Referring next to FIG. 14, the assembly of the saw blade assembly will be described. Saw blade assembly 703 comprises a rear support tube section 1401, a mid-drive section 1402 into front separation section 1403. Support tube section 1401 includes the support tube 1305 and the rear cover plate 1341 which are, as previously noted, fastened together by welding or otherwise. Mid drive section 1402 includes drive housing 905, belt 701, rear cover plate 1337, front and rear seals 1327, 1325 and rear lip seal 1306. Front separation section 1403 is assembled in the manner shown in FIG. 15. Separation section 1403 includes mid section 1505, inner section 1506 and outer section 1507. Inner section 1505 is the bearing assembly 1302 of FIG. 13 and comprises front and rear bearings 1307, 1308, spacer 1304, sleeve 1312 and front and rear snap rings 1309,1310. Inner section 1506, in turn, comprises spindle 1005, saw blade 1003 and setscrew 1009. Annular groves 1501 and 1503 are provided at the rear and front, respectively, of the mid section of spindle in order to receive snap rings 1310 and 1309 in order to hold the mid section 1505 on the outside of spindle 1007. Once the mid section 1505 is attached to the inner section 1506 lip seal 1305 is placed over the front of spindle 1005 and the assembled inner and mid sections 1505, 1506 are inserted forwardly into the rear of outer section 1507 or housing 1007 until lip seal 1305 comes to rest against a rearwardly facing shoulder 1504 on the interior of housing 1007, at which time the assembly of separation section 1403 is complete. Spindle 1005 includes a taper 1301 at its front outer surface and housing 1007 includes a matching taper 1303 at its front outer surface in order to assist in the separation process. When assembled, as shown in FIGS. 13 and 14, these tapers match to produce a uniform taper from saw blade 1003 to the outer surface of the mid section of housing 1007. This taper applies a separation pressure between the core and the remainder of the work piece in order to tension the connection between the core and the work piece at the point where it is being cut by teeth 1207 of saw blade 1205.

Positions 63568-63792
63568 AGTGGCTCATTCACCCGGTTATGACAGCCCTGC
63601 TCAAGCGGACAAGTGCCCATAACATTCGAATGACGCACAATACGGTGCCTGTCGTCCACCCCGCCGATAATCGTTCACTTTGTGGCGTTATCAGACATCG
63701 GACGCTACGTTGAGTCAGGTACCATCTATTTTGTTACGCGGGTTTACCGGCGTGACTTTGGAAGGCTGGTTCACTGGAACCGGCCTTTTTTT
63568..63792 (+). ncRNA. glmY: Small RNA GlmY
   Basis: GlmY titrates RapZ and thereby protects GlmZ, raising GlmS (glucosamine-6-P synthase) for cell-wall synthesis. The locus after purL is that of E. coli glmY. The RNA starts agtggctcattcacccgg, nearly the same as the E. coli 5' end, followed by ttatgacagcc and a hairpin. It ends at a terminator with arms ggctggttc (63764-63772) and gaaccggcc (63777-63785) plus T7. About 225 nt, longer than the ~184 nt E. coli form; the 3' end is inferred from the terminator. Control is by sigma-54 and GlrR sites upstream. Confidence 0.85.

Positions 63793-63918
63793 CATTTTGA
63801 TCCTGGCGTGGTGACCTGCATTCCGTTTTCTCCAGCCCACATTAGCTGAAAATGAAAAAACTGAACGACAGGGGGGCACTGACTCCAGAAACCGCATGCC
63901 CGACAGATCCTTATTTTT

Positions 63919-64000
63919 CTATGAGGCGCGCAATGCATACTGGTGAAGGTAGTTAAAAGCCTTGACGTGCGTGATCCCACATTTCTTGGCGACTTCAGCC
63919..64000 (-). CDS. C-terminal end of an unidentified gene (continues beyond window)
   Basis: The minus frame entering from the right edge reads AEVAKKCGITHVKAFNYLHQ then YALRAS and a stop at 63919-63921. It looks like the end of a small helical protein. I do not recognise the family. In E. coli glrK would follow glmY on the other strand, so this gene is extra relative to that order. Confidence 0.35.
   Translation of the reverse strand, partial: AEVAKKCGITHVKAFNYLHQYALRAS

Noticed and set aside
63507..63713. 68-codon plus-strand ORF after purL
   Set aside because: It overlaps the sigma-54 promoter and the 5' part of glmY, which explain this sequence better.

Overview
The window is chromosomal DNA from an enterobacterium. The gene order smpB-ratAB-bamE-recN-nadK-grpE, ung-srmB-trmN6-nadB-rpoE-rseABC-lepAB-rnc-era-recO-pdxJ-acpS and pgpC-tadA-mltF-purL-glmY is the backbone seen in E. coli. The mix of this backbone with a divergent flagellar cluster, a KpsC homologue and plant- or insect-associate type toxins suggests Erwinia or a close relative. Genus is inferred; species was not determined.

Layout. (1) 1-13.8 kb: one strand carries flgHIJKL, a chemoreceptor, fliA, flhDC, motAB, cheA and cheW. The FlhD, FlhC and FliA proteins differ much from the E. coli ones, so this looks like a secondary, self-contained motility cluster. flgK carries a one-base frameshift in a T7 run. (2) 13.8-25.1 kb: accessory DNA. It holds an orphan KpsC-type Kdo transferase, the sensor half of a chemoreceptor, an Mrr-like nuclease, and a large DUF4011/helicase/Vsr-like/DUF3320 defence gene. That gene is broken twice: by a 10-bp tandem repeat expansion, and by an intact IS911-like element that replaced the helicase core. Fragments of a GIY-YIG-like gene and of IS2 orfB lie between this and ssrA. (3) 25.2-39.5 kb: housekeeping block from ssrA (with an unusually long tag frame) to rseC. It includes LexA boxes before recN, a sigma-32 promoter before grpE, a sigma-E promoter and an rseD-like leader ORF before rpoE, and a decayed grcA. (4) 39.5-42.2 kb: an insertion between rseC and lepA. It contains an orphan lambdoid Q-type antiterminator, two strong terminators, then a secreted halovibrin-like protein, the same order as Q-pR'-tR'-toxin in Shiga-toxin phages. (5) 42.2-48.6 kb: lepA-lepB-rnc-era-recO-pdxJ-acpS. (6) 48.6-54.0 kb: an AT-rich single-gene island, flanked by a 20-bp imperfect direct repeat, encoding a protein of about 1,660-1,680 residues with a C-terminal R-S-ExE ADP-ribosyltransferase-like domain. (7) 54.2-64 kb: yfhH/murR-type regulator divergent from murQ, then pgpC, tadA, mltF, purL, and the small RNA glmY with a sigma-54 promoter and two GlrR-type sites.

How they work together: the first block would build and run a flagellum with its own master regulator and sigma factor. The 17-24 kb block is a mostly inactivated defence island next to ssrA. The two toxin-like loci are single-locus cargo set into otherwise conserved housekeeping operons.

The operation of the "table drop" mechanism 615 will now be described with reference to FIG. 16, a left side elevational view. Before discussing the table drop mechanism, it is noted that the saw assembly is shown horizontal, but would preferably be tilted forward a minimum of eight degrees, to cause the saw to better closely follow the core as it is cut. Table drop mechanism 615 includes pedal 1601, pedal bar 1602, rod connector 1603, pivot 1604, rod 1605, compression spring 1607, and connector 1613. While a pedal operated mechanical system is shown, it is preferable to have a pneumatic operated table drop, controlled by a foot button, so as to minimize the complexity of the exposed portions and prevent debris from entering the mechanism or parts from corroding. Such a pneumatic system could use disposable stainless steel air cylinders with DELRON ends and speed controls in both directions. Such a system will be easily envisioned by the artisan of ordinary skill in the manufacture of meat processing equipment, once the following detailed description of its mechanical equivalent is reviewed and understood. Compression spring 1607, in turn, comprises a coil spring 1609, a pair of lower lock nuts 1608, a pair of upper lock nuts 1610, and upper cup 1611 and a lower cup 1612, the lower cup being telescopically mounted within the upper cup to allow vertical movement there between. Compression spring 1607 is shown in its compressed condition with table 1607 tilted rearwardly down or "dropped."0 Table drop mechanism 615 also includes a pivot 615 to allow rotation of section 607 relative to the remainder of the saw between the lower position shown and an upper position 1617 located at an intermediate height relative to saw assembly 703. It will be understood that when pedal 1601 is depressed, pedal bar 1602, connector 1603, rod 1605 and upper cup 1611 are lowered. Lower cup 1612 is mounted in a bracket 1606 attached to a rigid member 1614 of despiner 601. A downward movement of rod 1605 pulls connector 1613 and the rear portion of table 607 down until upper and lower cups 1611 and 1612 come together and can move no further. This lower position is determined by the size of the enlarged portion of the core of the work piece to enable the enlarged portion to pass into the front opening 739 of saw assembly 703. Once the enlarged portion has entered opening 739 and thus been separated from the work piece, pedal 1601 is released and spring 1609 drives the upper cup 1611 and with it the connector 613 and the rear of table 607 back upwardly to the horizontal position 1617 or other upper position as pre-determined in order to allow the remaining smaller core to be removed without excessive loss of work piece material adjacent to the core. This raising of the table 607 is worth a tremendous amount of money to the meat processing industry since meat left attached to the pork shoulder is worth significantly more than meat attached to the spine, which is "robbed" from the spine and ends up in sausage or the like. The telescopic post 741 of the vertical height adjustment mechanism 618 is seen as well as the video camera 805. This mechanism 615 is shown as pedal operated. In actual operation it might be preferred to automate the table drop mechanism so that it can be operated by a simple button, not shown, similar to buttons 740, 742. This could be coordinated with the saw starting function, so that the saw blade starts spinning when the table is inclined, and the table drop button could be foot operated to free the operator's hands. The saw blade could be stopped by an ultrasonic sensor 1935 (see FIG. 19) which detects presence of the pork shoulder on the table and interrupts the power to the saw when presence is not detected. One suitable ultrasonic sensor might be a Banner Engineering 45UL IU64BCRQ. Alternately, one or more photocells, weight sensors, timers, gates or other sensors might be used to sense the presence or absence of a pork shoulder on tables 607,609. Thus, for example, it might be preferred to substitute foot operated push buttons for the pedals in both the table drop mechanism 615 and the bone knocker mechanism 617.